There’s a video going around of a call Ammon Bundy made from jail. He says that at the time of the call, he is in solitary confinement, in his undergarments. It’s a pretty disturbing call to listen to at first, and I felt my own emotions rising as I listened. But I stopped and went back, and listened to it again as an analyst. Why? Because we cannot afford to run on emotion.
Once I listened to it again, I talked to a good friend of mine who used to be a Corrections Officer in a prison, and had him watch it. Then I talked to a second friend who’s done some criminal defense work. Lastly, I consulted someone else familiar with Statement Analysis. We all saw the same thing.
This won’t be a popular article. In fact, it’ll probably get me crucified, because the movement loves its heroes and folklore. But I’m going to step out and say this, because truth matters, and if we can’t be honest with ourselves, about ourselves, then what good are we?
I’ve done a full analysis on the video and the statements within it, but for the purpose of keeping this less than 15+ pages, I’m going to show you just the first couple sentences. The entire statement continues this pattern, so it won’t take long for you to see it. Let’s look at his statements, his own words.
So, they didn’t like that I had a shirt hung over my bunkbed, I guess, so the guy took it, and that’s fine and dandy…
It’s important to note exactly what’s said, but also important to note what is NOT said. The reason why a shirt hanging from the bunk is not allowed is because it impedes the officers’ ability to count the inmates – a process that happens several times a day. Having been in federal custody for over 15 months, Ammon Bundy would have been not only aware of this rule, but in all probability aware of the reasons for it, and the potential consequences for violating it – confiscation of the item that was impeding the count. It’s slightly disingenuous to act as if this was a capricious, mean act on the part of evil guards. This particular rule is in force in every single correctional facility I’ve ever heard of, and I confirmed that with people with a lot of experience in that system. The guards may be evil people, I have no idea about them specifically. But it’s not because of this.
but the problem is, if you don’t have your shirt, then you can’t get breakfast the next morning, because they won’t let you eat lunch without a shirt. And my other two shirts were in the laundry, so…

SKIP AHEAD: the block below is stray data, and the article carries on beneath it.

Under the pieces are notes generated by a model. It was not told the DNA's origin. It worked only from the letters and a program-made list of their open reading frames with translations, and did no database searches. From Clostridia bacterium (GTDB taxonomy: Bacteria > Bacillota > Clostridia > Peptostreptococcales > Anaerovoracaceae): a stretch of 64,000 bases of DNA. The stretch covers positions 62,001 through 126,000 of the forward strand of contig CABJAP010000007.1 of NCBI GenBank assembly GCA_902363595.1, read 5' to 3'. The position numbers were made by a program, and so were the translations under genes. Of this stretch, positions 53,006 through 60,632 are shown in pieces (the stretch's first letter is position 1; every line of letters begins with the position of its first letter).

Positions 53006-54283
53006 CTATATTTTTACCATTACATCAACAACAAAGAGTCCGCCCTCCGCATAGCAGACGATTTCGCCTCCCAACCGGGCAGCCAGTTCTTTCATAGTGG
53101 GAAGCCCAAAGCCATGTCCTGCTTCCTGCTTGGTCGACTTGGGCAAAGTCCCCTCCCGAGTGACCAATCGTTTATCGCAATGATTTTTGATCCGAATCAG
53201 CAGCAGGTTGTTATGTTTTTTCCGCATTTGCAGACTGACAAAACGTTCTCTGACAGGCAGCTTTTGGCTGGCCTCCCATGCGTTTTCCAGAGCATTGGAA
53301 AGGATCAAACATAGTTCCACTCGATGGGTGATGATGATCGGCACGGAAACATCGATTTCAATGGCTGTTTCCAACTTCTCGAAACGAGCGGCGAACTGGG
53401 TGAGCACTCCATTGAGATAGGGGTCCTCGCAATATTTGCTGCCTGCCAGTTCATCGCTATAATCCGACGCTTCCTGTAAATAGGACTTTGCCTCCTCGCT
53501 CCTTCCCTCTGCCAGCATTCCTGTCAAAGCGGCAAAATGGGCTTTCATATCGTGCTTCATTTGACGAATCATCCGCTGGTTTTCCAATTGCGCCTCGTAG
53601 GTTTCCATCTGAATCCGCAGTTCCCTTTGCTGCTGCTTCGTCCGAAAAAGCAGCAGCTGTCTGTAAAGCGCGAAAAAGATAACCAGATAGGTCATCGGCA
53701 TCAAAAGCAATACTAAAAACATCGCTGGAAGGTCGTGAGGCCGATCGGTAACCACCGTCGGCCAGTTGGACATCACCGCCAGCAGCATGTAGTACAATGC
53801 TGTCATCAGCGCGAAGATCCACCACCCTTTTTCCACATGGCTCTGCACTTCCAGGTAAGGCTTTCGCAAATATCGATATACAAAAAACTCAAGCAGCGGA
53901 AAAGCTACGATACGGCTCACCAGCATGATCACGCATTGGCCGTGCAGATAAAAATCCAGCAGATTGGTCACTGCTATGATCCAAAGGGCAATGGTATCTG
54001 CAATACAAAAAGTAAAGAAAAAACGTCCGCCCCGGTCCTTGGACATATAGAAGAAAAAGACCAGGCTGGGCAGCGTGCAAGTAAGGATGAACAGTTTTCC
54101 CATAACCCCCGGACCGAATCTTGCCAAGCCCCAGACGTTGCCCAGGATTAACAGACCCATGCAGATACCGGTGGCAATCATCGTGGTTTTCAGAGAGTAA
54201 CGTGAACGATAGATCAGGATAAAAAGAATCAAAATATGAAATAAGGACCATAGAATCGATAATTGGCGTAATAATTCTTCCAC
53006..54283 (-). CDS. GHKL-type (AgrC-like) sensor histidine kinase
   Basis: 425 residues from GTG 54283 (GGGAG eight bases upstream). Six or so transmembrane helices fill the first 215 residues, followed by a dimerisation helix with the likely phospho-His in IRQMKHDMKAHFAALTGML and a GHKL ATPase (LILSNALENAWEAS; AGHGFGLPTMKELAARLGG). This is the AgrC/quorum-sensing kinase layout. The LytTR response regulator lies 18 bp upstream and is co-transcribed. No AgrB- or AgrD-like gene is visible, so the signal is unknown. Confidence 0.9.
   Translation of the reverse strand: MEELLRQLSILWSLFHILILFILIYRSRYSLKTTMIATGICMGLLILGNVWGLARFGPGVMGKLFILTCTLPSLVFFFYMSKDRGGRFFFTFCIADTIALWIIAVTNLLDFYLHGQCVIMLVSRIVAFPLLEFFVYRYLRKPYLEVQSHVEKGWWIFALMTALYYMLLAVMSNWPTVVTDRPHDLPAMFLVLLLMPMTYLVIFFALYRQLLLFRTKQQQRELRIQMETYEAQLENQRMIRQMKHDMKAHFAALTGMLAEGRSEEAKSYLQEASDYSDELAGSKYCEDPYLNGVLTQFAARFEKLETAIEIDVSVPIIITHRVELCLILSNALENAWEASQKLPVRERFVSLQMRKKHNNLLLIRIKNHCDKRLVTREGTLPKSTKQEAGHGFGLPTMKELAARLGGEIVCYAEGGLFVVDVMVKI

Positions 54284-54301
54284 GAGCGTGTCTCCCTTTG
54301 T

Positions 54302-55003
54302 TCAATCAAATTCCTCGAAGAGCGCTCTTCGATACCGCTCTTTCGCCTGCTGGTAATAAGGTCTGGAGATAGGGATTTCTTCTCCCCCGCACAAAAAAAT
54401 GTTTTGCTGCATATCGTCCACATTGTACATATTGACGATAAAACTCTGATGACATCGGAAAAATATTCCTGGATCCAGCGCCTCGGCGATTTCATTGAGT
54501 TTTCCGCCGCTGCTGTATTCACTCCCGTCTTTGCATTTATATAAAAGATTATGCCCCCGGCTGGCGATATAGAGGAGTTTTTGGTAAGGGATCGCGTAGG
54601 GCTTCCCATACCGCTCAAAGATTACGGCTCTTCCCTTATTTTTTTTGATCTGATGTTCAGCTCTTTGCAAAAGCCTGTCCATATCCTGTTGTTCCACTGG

Why would a prison force inmates to have a shirt on when going to eat? Since we are going to set aside our personal feelings and simply look at the information provided, we have to admit the possibility that just maybe, wearing a shirt at mealtime isn’t some way to break anyone’s spirit, it’s simply one of the rules. You wear the uniform of the day – that’s true in the military as well.
Another tidbit that needs to go under the ‘cold facts’ pile is this: If an inmate chooses to break a well-known, basic, standing rule, the officer is not going to care that the punishment for that rule has a ripple effect to the inmate. In fact, the guard is going to see that as a case of “well, you probably should’ve thought about that.”
anyway, I tried to get it back. He refused, and then Ryan got involved, and he tried to get it back, and then…anyway, then they decided to use force on us…
Again, what’s not being said? How they tried to get it back. There’s no mention of words being used. There’s no mention, in fact, of any method used at all. Did he attempt to physically take it out of the guard’s hands? Did he politely say, “Please give me my shirt back?” We have no idea. And until we do, that’s a blank area. The only thing that I know for sure from his own language is that he tried to take it back. NOTE: There’s no judgment here, or even an insinuation about what happened, merely pointing out that we do not know.
Next, Ryan gets involved, according to Ammon’s own story. Now, let’s set aside all the feels about brotherhood and family and the rest. From the guard’s perspective, he’s got one inmate who broke a standing rule, then tried to take back the item confiscated from him – then a second inmate gets involved and also tries to ‘get it back.’ There is an escalation happening here, even in Ammon’s own language. There’s also a big gaping hole in the story. Do you see where it is?
“and then….anyway, then they decided to use force on us…”
There’s missing information there. And then what? What happened immediately before “they decided to use force?” Also, note that they used force on “us,” as in both Ammon and Ryan. In Ammon’s own language, he glosses over a hole in the timeline, and when people do that, it’s because the information is sensitive to them. Generally speaking, the information left out is the critical part.
There is some discussion about how Ryan was talking to the guards in the hallway and “the next thing you know, they’re hauling him down the hallway.”